Tomatoes will go in our high tunnels and, compared to them being outside partially under a large maple tree, we’ll have more heat retained over night, less chance of blight and more light. We didn’t sell any tomatoes last year, a crop that can really pay the bills if done right. I had meant to talk more about our tomato growing over the summer but was overtaken by events. This will be my next post.
We’ll continue to grow Hakurei turnips to radish size except I’ll probably seed them even closer than before using multiple passes of the precision seeder as per Haliburton Ray’s suggestion. He harvests several bed-feet at a time, bunching the ones that are the right size and composting the ones that are too small or otherwise unsellable. Last year we painstakingly selected individual turnips and waited for others to catch up. Seed bought in bulk is too cheap to worry about economizing it. After harvesting, say, 6 feet of a bed, we can immediately reseed with something else, instead of waiting until all of the crop in a bed is removed.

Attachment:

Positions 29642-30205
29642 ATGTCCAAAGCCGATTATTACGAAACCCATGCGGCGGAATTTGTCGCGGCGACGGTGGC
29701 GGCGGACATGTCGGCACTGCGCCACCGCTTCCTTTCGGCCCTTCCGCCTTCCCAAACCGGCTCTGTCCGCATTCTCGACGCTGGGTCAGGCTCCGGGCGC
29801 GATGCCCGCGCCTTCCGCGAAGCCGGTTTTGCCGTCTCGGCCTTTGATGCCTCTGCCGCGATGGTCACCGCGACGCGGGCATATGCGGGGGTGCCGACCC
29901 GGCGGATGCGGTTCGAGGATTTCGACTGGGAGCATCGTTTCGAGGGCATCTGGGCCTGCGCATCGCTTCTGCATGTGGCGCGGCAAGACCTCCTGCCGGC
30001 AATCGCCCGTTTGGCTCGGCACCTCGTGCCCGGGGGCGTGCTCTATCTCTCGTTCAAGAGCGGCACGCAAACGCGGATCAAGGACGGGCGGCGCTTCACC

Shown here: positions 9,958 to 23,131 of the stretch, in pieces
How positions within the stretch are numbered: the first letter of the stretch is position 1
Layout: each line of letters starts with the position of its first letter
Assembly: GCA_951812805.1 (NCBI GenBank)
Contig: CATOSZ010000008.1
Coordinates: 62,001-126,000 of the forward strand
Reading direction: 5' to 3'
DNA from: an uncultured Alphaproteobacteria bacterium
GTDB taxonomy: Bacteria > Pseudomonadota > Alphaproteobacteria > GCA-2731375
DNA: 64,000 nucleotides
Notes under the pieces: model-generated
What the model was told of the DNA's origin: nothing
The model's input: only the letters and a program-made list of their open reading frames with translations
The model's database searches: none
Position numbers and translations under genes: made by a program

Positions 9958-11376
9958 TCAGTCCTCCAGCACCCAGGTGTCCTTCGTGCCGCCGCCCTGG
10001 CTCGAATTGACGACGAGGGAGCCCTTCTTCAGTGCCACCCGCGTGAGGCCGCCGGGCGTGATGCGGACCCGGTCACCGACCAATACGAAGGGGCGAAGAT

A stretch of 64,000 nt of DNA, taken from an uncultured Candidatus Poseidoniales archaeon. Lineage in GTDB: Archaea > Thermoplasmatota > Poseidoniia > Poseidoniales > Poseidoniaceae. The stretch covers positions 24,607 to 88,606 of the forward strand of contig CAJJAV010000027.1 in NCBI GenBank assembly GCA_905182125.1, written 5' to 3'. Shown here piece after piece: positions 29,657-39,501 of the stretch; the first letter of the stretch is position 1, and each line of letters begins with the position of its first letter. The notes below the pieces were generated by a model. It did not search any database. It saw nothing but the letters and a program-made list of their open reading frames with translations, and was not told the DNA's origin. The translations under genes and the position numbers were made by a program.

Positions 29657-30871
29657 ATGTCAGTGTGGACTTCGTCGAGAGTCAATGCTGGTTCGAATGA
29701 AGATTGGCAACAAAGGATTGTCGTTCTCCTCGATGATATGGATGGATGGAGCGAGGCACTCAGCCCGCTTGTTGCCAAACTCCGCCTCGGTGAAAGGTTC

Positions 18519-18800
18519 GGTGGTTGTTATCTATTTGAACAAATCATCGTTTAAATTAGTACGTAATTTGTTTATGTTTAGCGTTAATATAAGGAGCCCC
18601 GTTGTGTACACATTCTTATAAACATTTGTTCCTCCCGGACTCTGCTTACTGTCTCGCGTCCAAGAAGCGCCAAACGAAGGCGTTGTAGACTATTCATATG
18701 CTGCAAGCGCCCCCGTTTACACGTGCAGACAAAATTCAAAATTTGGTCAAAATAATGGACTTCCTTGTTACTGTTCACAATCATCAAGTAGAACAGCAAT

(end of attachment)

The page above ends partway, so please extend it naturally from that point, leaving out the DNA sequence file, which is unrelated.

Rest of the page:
We will probably not grow many green onions or, if we do, it will not be via transplant but rather direct seed and, again, in a dense planting. We will, however, grow lots of bulb onions which fetch attractive prices and, apparently, were in relatively short supply last summer. We also had no trouble growing or selling our bulb fennel so we’ll do much more of that.